I ran my first kilometre when I was in Grade five. I hated it.
I was in Mr. Pawlak’s class that year. Mr Pawlak was the resident health nut at our school. He wore gym clothes when he taught us Math. It was 1981, right before the huge Adidas bag craze that hit in grade six in 1982. He wore Adidas short shorts – the ones with the white stripes down the sides – and he paired them with a tight striped polo t-shirt.
He created something he called the Health Hustle for gym class, which was essentially low impact aerobics set to music. Personally, I blamed this new daily physical torture on Olivia Newton John’s “Physical” album. Fitness – and 1980s workout wear – were all the rage back then and Mr. Pawlak wanted to make sure we were fit. I was a skinny kid when I was 11, but I wasn’t fit. Seriously, whenever I heard “Bad, Bad Leroy Brown” or the instrumental “Popcorn” songs outside the four walls of our school gym, I would start to sweat involuntarily and breathe heavily like a Pavlov dog.
I grew up in a small rural town on the prairies of Canada – the town had about 300 people in it. I knew I was ‘different’ while in school but I didn’t actually know I was gay until university. I did my 3rd year of studies over in the UK and that’s when it all started to make sense. When you’re in a different country, all of a sudden you inherit the ability to re-invent and it was magical.
Back in Canada and all done university, I had moved to Toronto for a job I had at the time and was traveling back to the prairies to visit family from time to time. I had come out of the closet in my Toronto life but hadn’t really told anyone back at home on the prairies – it was easy not to, as they were so far away. I had experienced the art of telling people I was gay in Toronto but there was something about telling your parents and closest childhood friends that was a bit terrifying, I have to admit.
I was a junky kind of person for a long time. I was also unhappy with my lot in life, unfulfilled in my romantic relationship, and out of shape. My home was as cluttered and dusty on the outside as I felt on the inside.
These things are not necessarily true for all cluttered people, but there was a definite link for me. My grandmother was a hoarder and a very unhappy and unhealthy woman, and I wondered if it could be genetic. It wasn’t until she told me I reminded her so much of herself as a young woman that I was scared straight.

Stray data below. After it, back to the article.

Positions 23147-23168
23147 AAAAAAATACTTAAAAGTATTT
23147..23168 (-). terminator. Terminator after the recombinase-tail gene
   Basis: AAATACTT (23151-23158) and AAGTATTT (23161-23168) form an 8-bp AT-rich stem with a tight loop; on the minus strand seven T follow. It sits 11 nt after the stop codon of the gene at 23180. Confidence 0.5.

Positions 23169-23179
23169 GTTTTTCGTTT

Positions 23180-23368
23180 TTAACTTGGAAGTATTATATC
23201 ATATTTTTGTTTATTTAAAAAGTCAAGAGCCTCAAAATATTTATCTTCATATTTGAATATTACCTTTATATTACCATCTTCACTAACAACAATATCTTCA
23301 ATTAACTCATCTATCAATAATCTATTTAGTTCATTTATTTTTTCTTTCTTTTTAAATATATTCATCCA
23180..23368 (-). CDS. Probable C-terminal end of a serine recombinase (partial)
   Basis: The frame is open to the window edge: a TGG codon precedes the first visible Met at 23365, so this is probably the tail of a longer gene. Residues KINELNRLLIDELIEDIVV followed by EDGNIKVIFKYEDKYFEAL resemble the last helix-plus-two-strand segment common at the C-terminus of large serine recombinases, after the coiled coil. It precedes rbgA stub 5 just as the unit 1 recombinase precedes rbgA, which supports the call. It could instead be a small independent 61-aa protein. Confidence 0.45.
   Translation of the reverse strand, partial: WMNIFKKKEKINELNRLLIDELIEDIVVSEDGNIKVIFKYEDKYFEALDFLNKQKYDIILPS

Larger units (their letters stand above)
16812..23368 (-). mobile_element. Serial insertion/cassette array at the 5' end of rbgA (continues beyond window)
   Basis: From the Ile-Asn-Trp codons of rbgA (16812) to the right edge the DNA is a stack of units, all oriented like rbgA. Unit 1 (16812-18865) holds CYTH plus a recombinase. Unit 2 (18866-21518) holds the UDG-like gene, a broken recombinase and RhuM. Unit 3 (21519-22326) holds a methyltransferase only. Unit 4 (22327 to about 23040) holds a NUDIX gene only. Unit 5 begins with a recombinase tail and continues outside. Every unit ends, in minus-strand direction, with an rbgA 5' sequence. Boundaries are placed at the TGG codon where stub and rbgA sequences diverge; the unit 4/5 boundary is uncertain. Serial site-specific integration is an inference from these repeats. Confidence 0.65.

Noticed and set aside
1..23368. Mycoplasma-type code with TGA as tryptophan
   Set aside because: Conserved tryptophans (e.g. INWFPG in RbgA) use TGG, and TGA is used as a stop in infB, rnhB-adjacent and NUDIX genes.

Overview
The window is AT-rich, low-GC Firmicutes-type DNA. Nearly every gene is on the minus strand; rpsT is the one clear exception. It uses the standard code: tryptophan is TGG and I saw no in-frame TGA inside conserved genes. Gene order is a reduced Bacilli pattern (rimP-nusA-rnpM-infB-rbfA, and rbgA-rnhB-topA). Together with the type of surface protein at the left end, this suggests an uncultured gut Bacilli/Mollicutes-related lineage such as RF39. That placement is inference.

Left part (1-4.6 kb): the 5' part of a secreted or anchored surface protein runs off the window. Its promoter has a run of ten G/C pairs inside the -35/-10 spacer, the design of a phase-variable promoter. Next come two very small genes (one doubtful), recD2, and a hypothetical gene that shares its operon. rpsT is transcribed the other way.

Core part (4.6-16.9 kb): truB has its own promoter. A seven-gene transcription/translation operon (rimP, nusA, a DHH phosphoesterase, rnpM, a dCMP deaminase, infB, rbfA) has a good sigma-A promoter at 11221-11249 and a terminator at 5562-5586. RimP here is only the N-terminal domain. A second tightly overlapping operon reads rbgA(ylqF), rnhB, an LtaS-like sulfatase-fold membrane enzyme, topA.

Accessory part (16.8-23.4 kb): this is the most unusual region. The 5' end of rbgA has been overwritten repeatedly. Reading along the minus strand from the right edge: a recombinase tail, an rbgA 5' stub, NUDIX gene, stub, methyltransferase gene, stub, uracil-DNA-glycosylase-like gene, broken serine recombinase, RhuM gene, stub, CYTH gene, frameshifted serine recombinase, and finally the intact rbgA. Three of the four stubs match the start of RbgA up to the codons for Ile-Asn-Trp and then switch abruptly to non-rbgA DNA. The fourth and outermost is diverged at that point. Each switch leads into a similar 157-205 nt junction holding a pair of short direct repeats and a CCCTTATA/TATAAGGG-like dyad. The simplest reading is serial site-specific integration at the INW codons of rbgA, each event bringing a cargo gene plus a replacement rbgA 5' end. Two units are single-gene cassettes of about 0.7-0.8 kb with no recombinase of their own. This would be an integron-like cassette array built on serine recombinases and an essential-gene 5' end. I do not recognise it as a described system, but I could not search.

As I write this post, I was brought into this world 30 years ago today.
Even though 30 is apparently the new 20, and some days I feel like my real life is just starting to get interesting, I find myself reflecting on the experiences of the last 30 years, and all of the lessons I’ve managed to learn along the way.
So here they are, (well 30 of them at least) categorized to help readability, but in no particular order of importance.
I was a good kid. I was respectful of my parents and obeyed them. I would rank in the top few in class during school.
I kept friends happy by saying things they would expect me to say. I listened to my dad when he suggested I take up engineering in IT followed by masters in marketing.
I was a good kid. Or was I?
As I write this, I am less than two weeks away from the birth of my second child. Life as I know it now will be dramatically different once the new child is born. In some ways, I will re-learn what it means to be a parent, as all children are different. My expectations will break and reform as I navigate the world of raising both a toddler and an infant. I will need to help my elder daughter cope with this dramatic transition. I have no idea when I’m supposed to sleep during all of this. There’s only one thing I know for certain: things will change, and not always in the way I expect them.
I call these periods before dramatic change the “calm before the storm.” We’ve all experienced them. Leaving for college, changing jobs, coping with relationship changes, and many other situations can create these little pockets of borrowed time. There are two general facets to dealing with them: “enjoy your last moments of familiarity” vs. “prepare yourself for change.”